Muhammadu Sanusi II, the emir of Kano in northern Nigeria, was deposed by state authorities on Monday over alleged “disrespect to lawful instructions”, according to a government press statement. Born Sanusi Lamido Sanusi, he was the second-most senior Islamic authority figure in Nigeria.
Sanusi formerly served as the head of Nigeria’s central bank before ascending to the throne as Kano’s emir in 2014. During his time at the bank, he developed a reputation as a no-nonsense modernizer who regularly criticized government corruption, but allegations of graft were levied against him as well. He was removed from his position at the bank in February 2014 after accusing the state-run Nigerian National Petroleum Corporation of failing to remit US$20 billion to the state treasury.
Emirs hold no formal constitutional powers, but they maintain great influence over their subjects, owing in part to their institutions existing in Nigeria centuries before the first Europeans arrived. Prior to his removal, Sanusi had been butting heads with Kano’s regional governor Abdullahi Ganduje, whom he accused along with other religious and political leaders of failing to provide for the region, widening an existing wealth gap between Nigeria’s impoverished majority-Muslim north and wealthier majority-Christian south. The Nigerian government provides state funds to the emir institutions, which Sanusi is accused of misappropriating for personal ends, a charge he denies. Unlike past instances of state authorities deposing an emir, Sanusi’s removal did not result in violence or protests from his supporters.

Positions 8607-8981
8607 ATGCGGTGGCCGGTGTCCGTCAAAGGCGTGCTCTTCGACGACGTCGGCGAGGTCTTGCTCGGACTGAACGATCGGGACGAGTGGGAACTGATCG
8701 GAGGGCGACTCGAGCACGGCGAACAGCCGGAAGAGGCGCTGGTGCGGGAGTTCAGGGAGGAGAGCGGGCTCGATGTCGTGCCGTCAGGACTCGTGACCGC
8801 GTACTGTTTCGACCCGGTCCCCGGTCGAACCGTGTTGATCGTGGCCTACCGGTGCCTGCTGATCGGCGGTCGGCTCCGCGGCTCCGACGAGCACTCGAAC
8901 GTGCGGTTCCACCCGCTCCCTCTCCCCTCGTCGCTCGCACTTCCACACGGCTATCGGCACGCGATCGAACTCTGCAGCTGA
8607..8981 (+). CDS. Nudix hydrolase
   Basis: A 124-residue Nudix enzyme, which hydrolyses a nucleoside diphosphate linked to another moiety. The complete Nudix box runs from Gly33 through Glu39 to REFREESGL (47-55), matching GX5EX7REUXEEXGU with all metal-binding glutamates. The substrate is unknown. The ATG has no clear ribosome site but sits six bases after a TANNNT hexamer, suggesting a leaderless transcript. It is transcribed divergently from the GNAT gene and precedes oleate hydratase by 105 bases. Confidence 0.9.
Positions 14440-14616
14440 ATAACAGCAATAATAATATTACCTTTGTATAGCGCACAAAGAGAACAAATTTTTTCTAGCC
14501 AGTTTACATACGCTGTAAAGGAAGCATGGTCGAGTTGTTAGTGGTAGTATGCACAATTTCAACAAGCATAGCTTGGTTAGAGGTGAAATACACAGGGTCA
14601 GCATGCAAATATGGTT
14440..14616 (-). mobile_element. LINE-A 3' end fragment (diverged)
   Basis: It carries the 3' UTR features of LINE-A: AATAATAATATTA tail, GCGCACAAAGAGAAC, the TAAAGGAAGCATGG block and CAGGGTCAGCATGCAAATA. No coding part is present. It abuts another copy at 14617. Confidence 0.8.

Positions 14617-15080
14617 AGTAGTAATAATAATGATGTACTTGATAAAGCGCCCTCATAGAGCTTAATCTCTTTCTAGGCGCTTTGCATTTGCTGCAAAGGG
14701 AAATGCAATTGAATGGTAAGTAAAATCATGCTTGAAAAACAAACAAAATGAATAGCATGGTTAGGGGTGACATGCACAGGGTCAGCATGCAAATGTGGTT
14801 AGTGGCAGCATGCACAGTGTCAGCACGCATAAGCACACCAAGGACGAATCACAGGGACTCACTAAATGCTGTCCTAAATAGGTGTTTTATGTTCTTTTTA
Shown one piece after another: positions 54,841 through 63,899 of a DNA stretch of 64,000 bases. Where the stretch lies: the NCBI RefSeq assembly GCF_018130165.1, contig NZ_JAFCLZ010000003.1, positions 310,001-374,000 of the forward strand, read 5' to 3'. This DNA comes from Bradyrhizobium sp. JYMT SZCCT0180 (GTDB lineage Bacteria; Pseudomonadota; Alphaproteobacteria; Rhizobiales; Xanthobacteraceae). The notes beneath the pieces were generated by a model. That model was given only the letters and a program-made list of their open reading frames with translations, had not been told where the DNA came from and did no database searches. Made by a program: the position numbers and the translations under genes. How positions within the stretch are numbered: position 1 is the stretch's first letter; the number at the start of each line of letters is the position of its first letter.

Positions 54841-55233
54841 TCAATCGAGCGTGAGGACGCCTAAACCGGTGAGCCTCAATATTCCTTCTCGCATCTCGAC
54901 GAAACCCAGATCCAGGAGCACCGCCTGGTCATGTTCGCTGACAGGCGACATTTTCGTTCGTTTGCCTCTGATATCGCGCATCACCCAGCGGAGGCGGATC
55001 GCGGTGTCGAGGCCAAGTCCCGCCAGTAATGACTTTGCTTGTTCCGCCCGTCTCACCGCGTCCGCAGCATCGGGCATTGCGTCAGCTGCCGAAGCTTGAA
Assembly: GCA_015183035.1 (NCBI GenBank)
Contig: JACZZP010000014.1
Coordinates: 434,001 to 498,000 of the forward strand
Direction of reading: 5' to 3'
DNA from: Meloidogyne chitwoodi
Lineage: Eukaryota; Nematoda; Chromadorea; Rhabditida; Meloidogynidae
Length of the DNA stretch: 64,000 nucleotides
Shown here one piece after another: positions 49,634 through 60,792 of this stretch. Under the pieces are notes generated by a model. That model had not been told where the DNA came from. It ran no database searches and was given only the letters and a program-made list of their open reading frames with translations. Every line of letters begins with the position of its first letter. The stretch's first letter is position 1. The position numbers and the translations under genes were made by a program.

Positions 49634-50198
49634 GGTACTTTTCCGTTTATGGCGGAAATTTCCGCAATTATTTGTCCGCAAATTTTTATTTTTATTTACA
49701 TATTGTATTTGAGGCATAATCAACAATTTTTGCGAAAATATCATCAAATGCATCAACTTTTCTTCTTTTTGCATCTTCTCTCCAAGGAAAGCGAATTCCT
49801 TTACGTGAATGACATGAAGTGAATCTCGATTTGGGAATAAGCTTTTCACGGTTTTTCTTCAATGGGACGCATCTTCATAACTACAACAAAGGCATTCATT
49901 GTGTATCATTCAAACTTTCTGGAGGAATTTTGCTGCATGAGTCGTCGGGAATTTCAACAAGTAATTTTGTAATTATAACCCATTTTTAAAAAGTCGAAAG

Why It Matters
Nigeria’s Kano province, one of the poorest in the country, is the birthplace of the founders of Boko Haram, Mohammed Yusuf and Abubakar Shekau. They were radicalized in part due to what they saw as a clear oppression by the Nigerian state against its Muslim population. Then as now, Kano’s poverty stood as stark proof of the Nigerian government’s negligence, continuing a practice of exclusion and suppression of Muslims in Africa that Boko Haram argues is a continuation of oppression that began under the colonial era. Sanusi’s removal may serve as easy propaganda for Boko Haram recruitment, using the argument that Sanusi’s reform efforts were ineffectual to suggest that only the organization’s violent jihadist methods will bring prosperity and security to Nigeria’s Muslims.